1. The Biennale de Montréal 2014
It’s a bit unfair to condense Montreal’s year in contemporary art to a Top 3 in the same year that saw the relaunch of the Biennale de Montréal, now based at the Musée d’art contemporain de Montréal and amalgamated with that institution’s previous Québec Triennial. With 50 artists and collectives on the roster, the biennial monopolized the fall season not just through its scale, promotional apparatus and an expansive (if sometimes awkwardly scheduled) slate of lectures, conferences, performances and screenings, but also by literally taking over the space of numerous satellite venues (both commercial and non-profit) like Vox, SBC, Parisian Laundry and Arsenal, among others. Of course, none of this would matter if the event wasn’t actually good—and, indeed, in the lead-up, it seemed the odds were stacked against the organizers, who were faced with a short deadline after the hasty merger between two institutions.
It’s all the more impressive, then, that director Sylvie Fortin and her two teams of curators (two each from the existing biennial and the MAC) managed to assemble such a thematically cohesive exhibit on a theme as broad as “Looking Forward.” The collective view of the future they presented was bleak but urgent, characterized by looming ecological disaster, the accelerated digitization and surveillance of social life, and the growing power of technological and financial capitalism.
One hopeful sign of things to come is that emerging Canadian and Quebec-based artists aren’t overshadowed by higher-profile international figures like Thomas Hirschhorn and Dominique Gonzalez-Foerster—though my personal favourite work was Hito Steyerl’s video installation Liquidity Inc. (2014). Nevertheless, many young Canadian talents were highlights: Jacqueline Hoang Nguyen, Richard Ibghy & Marilou Lemmens and Althea Thauberger all showed particularly great work. Across the board, the standard was very high.
2. Jon Rafman at Galerie Antoine Ertaskiran, Montreal
A few years ago, when “post-Internet” was still a fringe category mostly debated on blogs and not yet a hot buzzword driving the cutting edge of speculative collecting, Jon Rafman’s art mainly lived online or in photographic C-prints of imagery culled from the web, like the pictures he appropriated from Google Street View for his celebrated, ongoing 9-Eyes project (probably still the work for which he is best known).
As his profile has risen, however, Rafman’s output has grown darker, more sensational and more opulent. It would be easy to say that Rafman was simply cashing in if his new work wasn’t so viscerally effective. His recent solo show in Montreal included a series of figurative sculptures called Manifolds (2014), extrapolated from his earlier series of CGI-rendered busts, New Age Demanded (ongoing). Instead of JPEGs or C-prints of digital renderings, however, the Manifolds are biomorphically abstracted, full-body figures 3-D printed in resin, gold leaf and concrete, and their relation to the Modernist figuration of Henry Moore and Alberto Giacometti seems less ironic and more ambitious than before, even as their de-featured bodies warp and distort like futuristic anime monsters. To quote a fragment of the Ezra Pound poem from which New Age Demanded adapted its title, Rafman gives form to the “accelerated grimace” of the contemporary moment, which is often unsettling to behold.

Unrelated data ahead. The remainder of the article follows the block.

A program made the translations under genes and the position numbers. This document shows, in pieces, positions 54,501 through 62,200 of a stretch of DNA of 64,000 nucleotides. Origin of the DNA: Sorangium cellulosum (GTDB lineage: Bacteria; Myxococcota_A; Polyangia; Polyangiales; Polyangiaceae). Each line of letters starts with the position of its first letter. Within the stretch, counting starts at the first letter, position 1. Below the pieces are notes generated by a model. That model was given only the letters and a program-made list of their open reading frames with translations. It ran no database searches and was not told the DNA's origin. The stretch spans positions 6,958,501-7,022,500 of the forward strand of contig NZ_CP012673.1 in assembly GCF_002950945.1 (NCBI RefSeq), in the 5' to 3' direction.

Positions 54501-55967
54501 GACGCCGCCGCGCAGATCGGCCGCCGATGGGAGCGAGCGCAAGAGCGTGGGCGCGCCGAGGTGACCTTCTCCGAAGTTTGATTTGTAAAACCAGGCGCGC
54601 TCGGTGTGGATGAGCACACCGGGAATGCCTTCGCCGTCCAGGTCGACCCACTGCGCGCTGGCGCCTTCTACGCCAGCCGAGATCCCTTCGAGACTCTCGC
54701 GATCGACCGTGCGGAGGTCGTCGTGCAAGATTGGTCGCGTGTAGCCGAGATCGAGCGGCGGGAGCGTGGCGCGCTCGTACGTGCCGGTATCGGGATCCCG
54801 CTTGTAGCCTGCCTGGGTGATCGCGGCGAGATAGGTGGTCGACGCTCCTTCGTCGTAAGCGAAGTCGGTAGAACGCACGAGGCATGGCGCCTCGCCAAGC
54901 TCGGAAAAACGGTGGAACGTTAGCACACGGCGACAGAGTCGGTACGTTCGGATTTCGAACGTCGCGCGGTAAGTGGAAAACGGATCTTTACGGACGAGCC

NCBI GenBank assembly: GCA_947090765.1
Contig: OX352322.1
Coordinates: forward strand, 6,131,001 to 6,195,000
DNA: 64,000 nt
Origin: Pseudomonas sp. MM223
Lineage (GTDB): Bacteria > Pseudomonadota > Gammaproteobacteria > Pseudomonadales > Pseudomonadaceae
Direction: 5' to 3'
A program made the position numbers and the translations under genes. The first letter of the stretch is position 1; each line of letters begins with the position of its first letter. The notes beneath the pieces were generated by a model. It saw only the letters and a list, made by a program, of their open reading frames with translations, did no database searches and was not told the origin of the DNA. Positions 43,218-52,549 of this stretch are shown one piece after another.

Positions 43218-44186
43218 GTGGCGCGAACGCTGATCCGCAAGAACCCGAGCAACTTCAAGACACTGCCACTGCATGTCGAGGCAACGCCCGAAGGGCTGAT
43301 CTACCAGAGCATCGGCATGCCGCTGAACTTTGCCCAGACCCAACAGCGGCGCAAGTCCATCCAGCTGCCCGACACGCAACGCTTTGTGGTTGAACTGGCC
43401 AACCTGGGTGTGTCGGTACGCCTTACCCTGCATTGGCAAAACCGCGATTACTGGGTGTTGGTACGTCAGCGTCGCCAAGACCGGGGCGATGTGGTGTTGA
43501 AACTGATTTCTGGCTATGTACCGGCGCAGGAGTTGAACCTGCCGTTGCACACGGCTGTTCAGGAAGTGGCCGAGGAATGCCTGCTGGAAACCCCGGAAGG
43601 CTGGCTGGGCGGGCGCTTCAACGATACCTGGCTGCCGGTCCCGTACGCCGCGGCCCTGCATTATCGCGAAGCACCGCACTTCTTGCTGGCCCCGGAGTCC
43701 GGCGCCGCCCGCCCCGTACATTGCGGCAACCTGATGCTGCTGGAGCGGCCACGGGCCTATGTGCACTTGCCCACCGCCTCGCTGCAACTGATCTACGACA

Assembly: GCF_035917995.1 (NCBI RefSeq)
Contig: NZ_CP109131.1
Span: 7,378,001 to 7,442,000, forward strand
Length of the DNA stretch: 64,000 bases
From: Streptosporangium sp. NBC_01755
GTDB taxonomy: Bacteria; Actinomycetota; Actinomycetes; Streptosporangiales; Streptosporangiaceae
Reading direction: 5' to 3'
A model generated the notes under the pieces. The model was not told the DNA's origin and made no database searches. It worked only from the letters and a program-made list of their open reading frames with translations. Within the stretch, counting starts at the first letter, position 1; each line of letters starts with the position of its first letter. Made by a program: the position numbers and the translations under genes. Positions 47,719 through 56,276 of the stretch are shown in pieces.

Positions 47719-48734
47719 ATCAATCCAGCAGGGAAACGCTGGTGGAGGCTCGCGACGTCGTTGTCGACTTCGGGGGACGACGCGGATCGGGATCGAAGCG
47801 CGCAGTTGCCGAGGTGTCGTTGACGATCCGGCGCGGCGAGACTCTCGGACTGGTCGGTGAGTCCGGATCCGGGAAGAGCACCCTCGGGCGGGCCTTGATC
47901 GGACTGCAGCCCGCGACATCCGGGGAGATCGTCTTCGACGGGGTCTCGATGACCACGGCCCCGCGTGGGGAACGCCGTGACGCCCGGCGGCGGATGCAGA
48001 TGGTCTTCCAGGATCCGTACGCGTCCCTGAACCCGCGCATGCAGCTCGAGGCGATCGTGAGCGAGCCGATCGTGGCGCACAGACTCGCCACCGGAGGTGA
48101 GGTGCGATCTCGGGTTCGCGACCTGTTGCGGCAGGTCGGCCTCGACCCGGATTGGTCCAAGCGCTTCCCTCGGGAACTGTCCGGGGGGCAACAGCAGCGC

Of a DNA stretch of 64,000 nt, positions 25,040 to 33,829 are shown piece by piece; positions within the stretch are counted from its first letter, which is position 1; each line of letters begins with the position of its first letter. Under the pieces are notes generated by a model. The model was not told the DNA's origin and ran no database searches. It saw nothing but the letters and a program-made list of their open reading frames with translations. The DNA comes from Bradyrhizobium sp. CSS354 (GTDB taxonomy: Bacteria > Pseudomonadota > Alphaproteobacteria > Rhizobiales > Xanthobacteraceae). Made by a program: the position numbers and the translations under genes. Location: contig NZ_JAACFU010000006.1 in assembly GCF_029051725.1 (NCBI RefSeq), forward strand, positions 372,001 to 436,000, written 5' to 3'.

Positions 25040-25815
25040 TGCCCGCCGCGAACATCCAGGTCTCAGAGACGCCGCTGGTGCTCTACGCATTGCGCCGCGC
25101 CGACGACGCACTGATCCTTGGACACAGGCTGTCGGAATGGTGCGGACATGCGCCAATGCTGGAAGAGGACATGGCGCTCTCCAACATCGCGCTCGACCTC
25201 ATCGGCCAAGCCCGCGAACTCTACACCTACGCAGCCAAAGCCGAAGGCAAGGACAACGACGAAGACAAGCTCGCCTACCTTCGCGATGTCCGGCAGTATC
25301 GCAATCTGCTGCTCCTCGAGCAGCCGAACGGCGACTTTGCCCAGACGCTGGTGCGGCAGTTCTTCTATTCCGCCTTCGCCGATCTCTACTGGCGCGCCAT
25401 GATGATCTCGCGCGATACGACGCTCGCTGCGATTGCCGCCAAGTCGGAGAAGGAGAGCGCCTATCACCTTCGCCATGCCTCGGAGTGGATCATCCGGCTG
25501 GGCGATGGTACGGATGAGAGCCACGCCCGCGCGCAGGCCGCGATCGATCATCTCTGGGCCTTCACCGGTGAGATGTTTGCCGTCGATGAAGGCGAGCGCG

Also in the show was Rafman’s video Mainsqueeze (2014), a schizophrenic mash-up of net-subculture detritus with art-historical images of depravity. As Rafman recently wrote in Artforum, he wants to capture “the general sense of entrapment and isolation felt by many as social and political life becomes increasingly abstracted and experience dematerialized.” This small show mainly felt like a preview for Rafman’s forthcoming 2015 solo exhibition at the Musée d’art contemporain de Montréal, which is sure to be provocative.
Rafman is one of the very few Canadian artists in recent memory to have achieved international notoriety and influence so early in his career. What he will do with this position remains to be seen.
3. Julie Favreau’s Banner Year
In the spring of this year, Julie Favreau marked the end of her Bronfman Fellowship with a solo show at Concordia University’s FOFA Gallery (full disclosure: I wrote one of the catalogue essays). This month, at the Gala des arts visuels, she went home with the Prix Pierre-Ayot for best emerging artist in the city, along with a second nod—the prize for Best Emerging Curator went to Anne-Marie St-Jean Aubre for a group show that included Favreau, Jacynthe Carrier and Vicky Sabourin.
None of these honours are incidental. As suggested by the “Videozoom. Between-the-Images” exhibition organized by Galerie de l’UQAM and shown at Western University’s McIntosh Gallery this fall, video may have overtaken abstract painting within the Francophone-Quebec art milieu (itself represented by the interminable “A Matter of Abstraction” retrospective at the MAC, which finally closed this September after a two-year run) as the dominant medium.
For Favreau, however, video is only one aspect of a singularly multifarious practice that enfolds sculpture, choreography, performance and installation. Though her work crystallizes in highly cinematic images, the magic-realist scenarios she stages defy reduction or definition. While representative of the ongoing influence of formalism and the current vogue for video in Quebec, Favreau stands above and apart from both. Her next challenge will be to expand her profile outside her home province.